Accessible Travel: Almost half of people with disabilities would travel more if they could be certain of finding suitable facilities. Our Travel for All initiative hopes to bring together the information and voices needed to make sure that they can.
Tune in to our Hangout on Air with Lonely Planet’s Accessible Travel Manager, Martin Heng, and our panel of experts as they discuss the ways in which the travel industry can and should evolve to better cater for those with special needs. We’ll also touch on the roles new technologies and social media play in empowering disabled communities to travel and share information.
Feel free to post any questions as comments within this event and we’ll try to answer as many as possible towards the end.
Introducing the Accessible Travel panellists:
Brian Seaman is an access auditor, and a specialist in business planning, building regulations and compliance. Brian has spent 20 years as the active adviser for specialist charity Tourism for All UK, auditing businesses and destinations across the UK, Europe and the USA. His company, Access New Business (http://accessnewbusiness.co.uk/), works closely with Visit England, and has recently produced a brochure “Speak Up! – A guide to marketing your accessibility” for them. Brian curates news stories using Scoop It under two banners: accessible travel and accessible tourism.
Carrie-Ann Lightley is the Information Service Manager for Tourism for All UK (https://www.tourismforall.org.uk/), a registered charity dedicated to providing information to people with specific access needs, especially the elderly or disabled. They champion the cause of accessible tourism with policymakers in the UK and Europe and assist the tourism industry to make practical and realistic changes that will improve the accessibility. They operate the website Open Britain (http://www.openbritain.net/), which is a relatively new initiative that aims to provide a large range of accessible information to make finding a holiday or trip easier. The searchable site includes a list of accessible destinations, in addition to individual listings, as well as providing an overview of each region in the UK.
Ivor Ambrose works as an independent consultant providing research and project management expertise to public sector organisations, NGOs and companies in Europe. In 2006 he brought together an international group, including visit Britain, the Hellenic Ministry of Tourism, NGOs from Belgium, Spain and Greece, university and management specialists to create the European Network for Accessible Tourism (http://www.accessibletourism.org/), initially funded by the European Commission, of which he is now managing director. He is the co-chair, together with Andre Vallerand, Special Adviser to the UNWTO Secretary General, of the upcoming global summit on accessible tourism, Destinations for All (http://www.accessibletourism.org/?i=enat.en.events.1325).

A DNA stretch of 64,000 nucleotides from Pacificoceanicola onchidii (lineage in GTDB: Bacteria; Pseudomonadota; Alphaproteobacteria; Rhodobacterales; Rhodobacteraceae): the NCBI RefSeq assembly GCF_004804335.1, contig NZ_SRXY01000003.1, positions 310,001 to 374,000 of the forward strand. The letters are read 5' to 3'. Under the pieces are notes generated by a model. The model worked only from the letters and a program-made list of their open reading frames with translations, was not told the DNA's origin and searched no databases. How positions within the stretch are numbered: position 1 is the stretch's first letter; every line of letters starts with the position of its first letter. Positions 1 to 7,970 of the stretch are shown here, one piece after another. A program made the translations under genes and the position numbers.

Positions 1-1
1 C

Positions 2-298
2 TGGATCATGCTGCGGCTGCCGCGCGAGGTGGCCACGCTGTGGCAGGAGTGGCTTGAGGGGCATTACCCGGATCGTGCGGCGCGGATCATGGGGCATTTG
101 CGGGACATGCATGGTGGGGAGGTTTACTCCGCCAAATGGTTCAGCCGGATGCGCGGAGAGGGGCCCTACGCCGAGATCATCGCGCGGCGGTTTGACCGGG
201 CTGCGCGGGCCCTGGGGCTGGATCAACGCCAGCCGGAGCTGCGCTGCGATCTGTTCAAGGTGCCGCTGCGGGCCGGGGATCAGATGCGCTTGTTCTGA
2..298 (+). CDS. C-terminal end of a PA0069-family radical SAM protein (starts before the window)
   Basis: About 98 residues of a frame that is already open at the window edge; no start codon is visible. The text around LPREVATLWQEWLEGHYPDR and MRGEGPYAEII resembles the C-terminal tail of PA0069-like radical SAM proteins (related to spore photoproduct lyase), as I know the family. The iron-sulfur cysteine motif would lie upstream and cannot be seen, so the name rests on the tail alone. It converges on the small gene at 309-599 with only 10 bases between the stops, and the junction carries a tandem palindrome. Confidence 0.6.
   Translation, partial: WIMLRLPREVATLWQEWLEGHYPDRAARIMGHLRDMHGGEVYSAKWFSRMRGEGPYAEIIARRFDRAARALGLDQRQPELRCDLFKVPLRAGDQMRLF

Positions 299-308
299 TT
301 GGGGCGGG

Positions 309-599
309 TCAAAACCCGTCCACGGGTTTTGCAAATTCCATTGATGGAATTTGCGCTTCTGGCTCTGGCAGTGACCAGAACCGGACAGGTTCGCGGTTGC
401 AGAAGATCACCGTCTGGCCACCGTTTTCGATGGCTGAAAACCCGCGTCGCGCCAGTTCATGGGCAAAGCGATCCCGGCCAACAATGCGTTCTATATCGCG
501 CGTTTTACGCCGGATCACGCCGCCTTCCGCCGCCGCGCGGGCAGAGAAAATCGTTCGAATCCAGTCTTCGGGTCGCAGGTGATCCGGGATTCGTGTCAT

Bill Forrester founded Travability in 2007 as a vehicle to publish accessible travel information. The mission statement of his company is simply “making the world accessible to all”. Bill is an acknowledged expert in the accessible travel field, speaking at several high-level accessible tourism conferences, and has become a strong advocate for shifting the paradigm away from accessible travel being a disability rights issue in favour of there being a strong economic argument based on competitive advantage to be derived from the inclusive tourism sector.
Sandra Rhodda is a published author, researcher into and advocate for accessible tourism with many years of experience in the field. She has been the director of Access Tourism NZ (http://www.accesstourismnz.org.nz/) since 2005 and is on the steering committee for the Destinations for All summit. She too is dedicated to effecting change through lobbying local and national government and members of the tourism industry to develop an accessible tourism strategy and sector, again not because it is a disability rights issue, but because it is an economic imperative. Her website is also dedicated to the dissemination of accessible travel information.
Meet Martin Heng, Lonely Planet’s Accessible Travel Manager